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Recently, Google Cloud has launched Vertex AI to help you move machine learning (ML) from test to production faster and manage your models with confidence — accelerating your ability to improve outcomes at your organization.
But they know many of you are just getting started with ML and have a lot to learn! In parallel with building the Vertex AI platform, teams are reducing best practices content maybe to help you get up to speed. Also, Google has a dedicated event on June 10th, ML Summit App, with sessions on how to apply ML technology in your projects, as well as develop your skills in the field.
In the meantime, Google itself couldn't resist a quick lesson on hyperparameter tuning, because:
(a) it's awesome
(b) You will impress your colleagues
(c) Google Cloud has a number of unique technologies that have been tested in the field and
(d) you'll save time by getting better ML models into production faster.
On average, Vertex Vizier finds optimal parameters for complex functions in 80% fewer tests than traditional methods.
So it's amazing, but what is it?
While machine learning models automatically learn from data, they still require user-defined nodes to guide the learning process. For example, these nodes, often referred to as hyperparameters, control the trade-off between training accuracy and generalization. An example of a hyperparameter is the optimizer being used, its learning rate, regularization parameters, number of hidden layers in DN and their size.
Setting hyperparameters to their optimal values for a given data set can make a big difference in model quality. Usually, the optimal hyperparameter values are found through grid search with a small number of combinations or tedious manual testing. Hyperparameter tuning automate this work for you by searching for the best configuration of hyperparameters for optimal model performance.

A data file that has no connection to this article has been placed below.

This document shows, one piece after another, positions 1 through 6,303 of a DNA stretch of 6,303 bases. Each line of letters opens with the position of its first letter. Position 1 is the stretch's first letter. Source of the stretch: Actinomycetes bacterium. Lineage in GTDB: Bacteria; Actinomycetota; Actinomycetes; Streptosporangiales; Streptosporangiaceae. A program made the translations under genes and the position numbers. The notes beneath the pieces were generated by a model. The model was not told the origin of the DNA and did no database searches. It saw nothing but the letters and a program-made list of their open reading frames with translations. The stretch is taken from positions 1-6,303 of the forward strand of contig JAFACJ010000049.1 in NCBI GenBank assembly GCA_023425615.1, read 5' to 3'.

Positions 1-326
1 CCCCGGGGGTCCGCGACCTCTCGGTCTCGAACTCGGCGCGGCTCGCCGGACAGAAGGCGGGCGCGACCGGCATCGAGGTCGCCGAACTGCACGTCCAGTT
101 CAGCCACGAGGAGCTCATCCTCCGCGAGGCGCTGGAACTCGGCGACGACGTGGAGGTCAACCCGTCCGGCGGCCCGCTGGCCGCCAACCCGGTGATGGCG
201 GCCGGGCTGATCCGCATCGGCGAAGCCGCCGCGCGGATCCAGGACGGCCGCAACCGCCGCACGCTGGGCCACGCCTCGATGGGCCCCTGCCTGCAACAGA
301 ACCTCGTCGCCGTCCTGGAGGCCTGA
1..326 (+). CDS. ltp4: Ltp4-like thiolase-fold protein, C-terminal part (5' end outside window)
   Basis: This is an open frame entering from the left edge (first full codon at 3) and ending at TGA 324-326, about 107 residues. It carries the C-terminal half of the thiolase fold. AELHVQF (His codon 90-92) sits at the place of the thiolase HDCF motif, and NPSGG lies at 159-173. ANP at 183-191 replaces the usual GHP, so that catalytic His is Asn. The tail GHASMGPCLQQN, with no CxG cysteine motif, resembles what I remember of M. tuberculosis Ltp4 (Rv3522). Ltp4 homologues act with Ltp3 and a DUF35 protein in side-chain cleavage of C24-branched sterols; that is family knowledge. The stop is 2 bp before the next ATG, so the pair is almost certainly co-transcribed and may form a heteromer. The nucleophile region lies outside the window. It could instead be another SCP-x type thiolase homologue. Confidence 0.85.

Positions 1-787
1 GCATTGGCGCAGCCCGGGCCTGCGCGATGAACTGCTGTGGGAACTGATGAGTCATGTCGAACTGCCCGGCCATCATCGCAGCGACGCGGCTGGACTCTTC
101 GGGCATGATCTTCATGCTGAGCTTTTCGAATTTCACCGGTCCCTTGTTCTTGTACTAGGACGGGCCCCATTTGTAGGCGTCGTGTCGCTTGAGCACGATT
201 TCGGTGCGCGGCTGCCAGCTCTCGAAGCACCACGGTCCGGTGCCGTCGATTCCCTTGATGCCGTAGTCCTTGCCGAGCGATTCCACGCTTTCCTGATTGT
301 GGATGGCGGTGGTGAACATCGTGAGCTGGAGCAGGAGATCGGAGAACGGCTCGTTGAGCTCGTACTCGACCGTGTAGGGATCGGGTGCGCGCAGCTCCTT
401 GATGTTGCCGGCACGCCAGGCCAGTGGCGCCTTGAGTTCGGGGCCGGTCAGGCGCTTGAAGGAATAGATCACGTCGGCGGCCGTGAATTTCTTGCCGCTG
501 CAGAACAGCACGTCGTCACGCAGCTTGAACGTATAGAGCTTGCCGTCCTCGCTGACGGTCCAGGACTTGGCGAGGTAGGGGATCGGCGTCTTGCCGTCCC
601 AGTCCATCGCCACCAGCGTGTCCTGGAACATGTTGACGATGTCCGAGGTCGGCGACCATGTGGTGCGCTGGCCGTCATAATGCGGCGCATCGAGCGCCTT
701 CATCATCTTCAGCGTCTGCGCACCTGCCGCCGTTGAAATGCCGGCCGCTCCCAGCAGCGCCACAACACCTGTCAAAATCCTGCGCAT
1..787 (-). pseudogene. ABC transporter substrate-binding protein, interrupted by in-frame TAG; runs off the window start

Vertex Vizier allows automatic hyperparameter tuning in several ways: Hyperparameter tuning
1. “traditional”: by the way, it means finding the optimal value of the hyperparameter by measuring a single target metric is the output of the ML model. For example, Vizier chooses the number of hidden layers and their size, the optimizer, and its learning rate, with the goal of maximizing model accuracy.
2. Once the hyperparameters are evaluated, the models are trained and evaluated on parts of the data set. If the evaluation metrics are streamed to Vizier (e.g. as a function of the epoch) when the model is trained, Vizier's early stopping the algorithm can predict the final target value and recommend premature stopping of unsatisfactory trials. This conserves computing resources and speeds up convergence.
3. Usually, the models are adjusted sequentially over different data sets. Vizier's built-in features transfer learning key points from previous hyperparameter tuning studies and utilize them for faster convergence into subsequent hyperparameter tuning studies.
4. AutoML is a variant of # 1, where Vertex Vizier does both model selection and also tune the architecture/non-architecture modifier hyperparameters. AutoML usually requires more code than on Vertex Vizier (for data entry, etc.), but in most cases Vizier is the “engine” behind the process. AutoML is implemented by defining a tree format like (DAG search space), instead of a “flat” search space (as in # 1). Note that you can use the DAG search space for any other purpose where searching on the hierarchical space makes sense.
5. Sometimes you may want to optimize for more than one metric. For example, Google Cloud wants to optimize model accuracy while minimizing model latency. Vizier can find Pareto frontier, which offers a balance for many metrics, allowing the user to choose the appropriate balance. Simple example: I want to create a more accurate model, but want to minimize the delivery delay. I don't know in advance what the balance between the two metrics is. Vizier can be used to explore and draw equilibrium curves, so the user can choose the most appropriate one. For example, “a delay of 200 milliseconds will only reduce accuracy by 0.5%”